Dr John Harvey
John Harvey MA Litt D is a Life Fellow and was Vice-Master from 2004 to 2006.
In May last year I went to Los Angeles to talk about my 'black' books in two events in the Getty Centre, and the panel discussion 'What Does Blackness Mean?' can now be seen at:
The black books are The Story of Black (2013) and Men in Black (1995).
I can report also that my novel The Subject of a Portrait (2014), about a famous Pre-Raphaelite love-knot, recently survived an exacting – and scholarly -- critique in The Pre-Raphaelite Society Review, which found the Ruskin marriage 'vividly and viscerally present', and found the novel itself 'a true page-turner' which 'becomes impossible to put down'.
As to my personal story: in 1967 I travelled the short distance from Magdalene College to Emmanuel to take up a Research Fellowship. I have been a Fellow of Emmanuel ever since. I might have seen little of the world if I had not married Julietta Papadopoulou, who is like me a scholar and teacher of English literature, but in addition is Greek, so that necessarily I now know two sides of Europe's culture. Julietta also writes novels, which so far have been shortlisted for four literary prizes, while her new novel One Third of Paradise was in the final, closely-fought contest of two for the London Hellenic Literary Award 2016.
When young I drew a lot, and when I came to Emmanuel I was still making -- and exhibiting -- etchings and lithographs (I had bought for £25 a magnificent Victorian lithographic press like a cast-iron cathedral). The joint interest in books and art gave me my PhD subject, later the book Victorian Novelists and their Illustrators (1970). When I became a Lecturer, and afterwards a Reader, in the English Faculty I continued to teach especially on books, pictures -- and colours. The colour black had intrigue for me, as for many, because it can mean such opposite things, in art and in poetry, in fashion and in funerals. These researches became first one, now two, books, mentioned above. Men in Black (1995) analyses the rise and rise of the colour black in men's dress, from mourners through priests to kings, merchants, engineers, servants, the police: till, in the twentieth century, women took over the strong smart use of black. The Story of Black (2013) gives a broader history of the colour, in art from caves through Caravaggio to Rothko, and within such different evolving studies as physiology and theology: for instance sin, mainly crimson in the aeons before Christ, became black for the Church Fathers, while we find now other blacknesses in the psyche, and in sexuality also. Coming out shortly after my retirement from teaching, this book is dedicated to junior and senior members of the college, in gratitude for many years of friendly exchange.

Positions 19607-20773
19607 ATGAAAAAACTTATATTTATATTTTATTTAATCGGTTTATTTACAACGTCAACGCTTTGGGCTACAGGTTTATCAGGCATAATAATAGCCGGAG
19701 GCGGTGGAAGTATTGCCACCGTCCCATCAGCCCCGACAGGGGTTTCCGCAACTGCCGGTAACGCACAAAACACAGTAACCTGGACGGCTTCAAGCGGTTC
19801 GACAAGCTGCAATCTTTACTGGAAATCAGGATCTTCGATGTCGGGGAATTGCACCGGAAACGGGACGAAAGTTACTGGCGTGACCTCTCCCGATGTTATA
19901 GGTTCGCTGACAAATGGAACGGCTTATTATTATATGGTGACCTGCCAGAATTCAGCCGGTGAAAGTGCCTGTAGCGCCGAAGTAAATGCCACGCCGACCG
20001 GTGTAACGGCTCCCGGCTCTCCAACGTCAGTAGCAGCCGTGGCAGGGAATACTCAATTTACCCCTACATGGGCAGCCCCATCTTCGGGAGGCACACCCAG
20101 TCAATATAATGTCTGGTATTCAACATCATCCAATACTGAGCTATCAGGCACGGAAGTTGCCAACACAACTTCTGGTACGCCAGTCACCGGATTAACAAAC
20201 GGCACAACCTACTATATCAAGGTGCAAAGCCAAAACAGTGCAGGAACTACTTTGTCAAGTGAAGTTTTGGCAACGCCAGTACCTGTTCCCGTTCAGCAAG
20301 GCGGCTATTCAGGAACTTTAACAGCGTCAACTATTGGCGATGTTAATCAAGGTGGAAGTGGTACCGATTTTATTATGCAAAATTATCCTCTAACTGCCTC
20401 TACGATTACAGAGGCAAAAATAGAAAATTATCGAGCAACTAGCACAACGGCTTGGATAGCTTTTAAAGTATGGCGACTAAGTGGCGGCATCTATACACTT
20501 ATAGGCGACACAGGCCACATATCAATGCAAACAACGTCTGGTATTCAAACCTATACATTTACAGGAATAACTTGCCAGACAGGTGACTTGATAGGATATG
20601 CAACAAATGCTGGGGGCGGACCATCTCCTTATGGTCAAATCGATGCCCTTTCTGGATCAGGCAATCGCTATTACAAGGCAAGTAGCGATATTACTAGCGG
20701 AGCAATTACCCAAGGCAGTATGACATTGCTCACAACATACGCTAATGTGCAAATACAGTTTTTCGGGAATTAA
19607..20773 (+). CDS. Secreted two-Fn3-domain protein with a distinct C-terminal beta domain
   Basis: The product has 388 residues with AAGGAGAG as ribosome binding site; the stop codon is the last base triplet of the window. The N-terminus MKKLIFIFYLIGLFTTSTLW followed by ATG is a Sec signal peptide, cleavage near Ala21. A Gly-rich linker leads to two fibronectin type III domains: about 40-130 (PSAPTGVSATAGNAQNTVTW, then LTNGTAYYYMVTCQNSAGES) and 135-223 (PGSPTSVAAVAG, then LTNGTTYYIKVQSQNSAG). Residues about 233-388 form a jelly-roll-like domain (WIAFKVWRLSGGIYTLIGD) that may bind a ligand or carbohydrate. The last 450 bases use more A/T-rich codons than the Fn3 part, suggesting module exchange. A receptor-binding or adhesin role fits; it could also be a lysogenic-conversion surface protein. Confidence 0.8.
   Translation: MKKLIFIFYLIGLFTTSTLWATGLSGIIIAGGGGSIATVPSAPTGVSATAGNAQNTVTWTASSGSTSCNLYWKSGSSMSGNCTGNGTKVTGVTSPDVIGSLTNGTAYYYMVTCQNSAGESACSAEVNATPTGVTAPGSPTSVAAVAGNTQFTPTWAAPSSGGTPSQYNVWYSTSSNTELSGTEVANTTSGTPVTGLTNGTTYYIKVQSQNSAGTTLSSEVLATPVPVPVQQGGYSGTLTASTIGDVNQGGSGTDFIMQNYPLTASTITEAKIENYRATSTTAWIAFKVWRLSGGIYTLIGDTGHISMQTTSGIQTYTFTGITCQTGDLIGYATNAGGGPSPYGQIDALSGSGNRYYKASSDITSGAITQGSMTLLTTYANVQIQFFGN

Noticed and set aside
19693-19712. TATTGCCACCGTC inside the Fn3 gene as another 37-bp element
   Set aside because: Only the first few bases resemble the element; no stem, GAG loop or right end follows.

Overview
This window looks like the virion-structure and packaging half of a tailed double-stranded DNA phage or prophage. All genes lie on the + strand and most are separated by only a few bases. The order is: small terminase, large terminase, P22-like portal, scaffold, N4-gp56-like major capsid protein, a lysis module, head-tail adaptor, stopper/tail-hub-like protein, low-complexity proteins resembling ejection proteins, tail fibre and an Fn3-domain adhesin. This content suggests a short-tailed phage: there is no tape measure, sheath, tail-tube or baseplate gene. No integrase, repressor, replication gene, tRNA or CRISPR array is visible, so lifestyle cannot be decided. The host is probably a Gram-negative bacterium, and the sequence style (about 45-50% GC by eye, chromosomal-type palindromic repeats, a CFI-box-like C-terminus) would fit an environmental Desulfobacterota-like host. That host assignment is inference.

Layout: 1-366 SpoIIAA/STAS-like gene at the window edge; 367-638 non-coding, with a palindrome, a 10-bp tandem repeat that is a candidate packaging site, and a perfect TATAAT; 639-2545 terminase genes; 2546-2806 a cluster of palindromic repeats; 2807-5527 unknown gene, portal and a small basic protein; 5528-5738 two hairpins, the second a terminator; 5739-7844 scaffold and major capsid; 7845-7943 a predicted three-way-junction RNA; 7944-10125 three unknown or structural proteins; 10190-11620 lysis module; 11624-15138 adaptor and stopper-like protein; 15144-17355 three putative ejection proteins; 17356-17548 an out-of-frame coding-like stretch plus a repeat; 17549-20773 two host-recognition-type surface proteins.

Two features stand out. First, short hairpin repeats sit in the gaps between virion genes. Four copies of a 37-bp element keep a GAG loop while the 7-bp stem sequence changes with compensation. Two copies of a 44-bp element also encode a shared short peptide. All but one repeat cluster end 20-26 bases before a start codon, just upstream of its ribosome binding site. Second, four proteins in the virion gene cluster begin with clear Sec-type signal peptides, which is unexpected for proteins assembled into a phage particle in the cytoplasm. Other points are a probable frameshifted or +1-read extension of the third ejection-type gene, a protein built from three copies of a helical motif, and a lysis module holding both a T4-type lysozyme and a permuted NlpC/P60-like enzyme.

In my latest book The Poetics of Sight (2015), I ask what exactly a 'visual metaphor' may be. When Jesus Christ said 'I am the light of the world', he used a visual metaphor in the sense that light is something that can only be seen and not perceived in any other way. And when Holman Hunt painted The Light of the World showing Jesus holding a real lantern, he made the metaphor literally 'visual'. Visual metaphors may also be dangerous, especially when the corresponding words must be guessed. When in 2009 Anish Kapoor made a colossal block of red wax run on tracks, with a portentous slowness, through the arches of the Royal Academy -- so the block had a curved top, and took the shape of a cattle-truck -- he teased the spectator with the idea of a visual metaphor for the Holocaust, since this gigantic cattle-truck looked as if it were made from coagulated blood.
My other critical books, and novels, are mentioned in my 'profile page' (see link below).
Otherwise, in Emmanuel, apart from doing my stint as supervisor, director of studies, tutor, praelector, Vice-Master and magazine-editor, I was much involved with the Picture, Plate and Furniture Committee, and later with the College Picture Guild, which bought the contemporary paintings at the car-park end of the South Court Picture Gallery.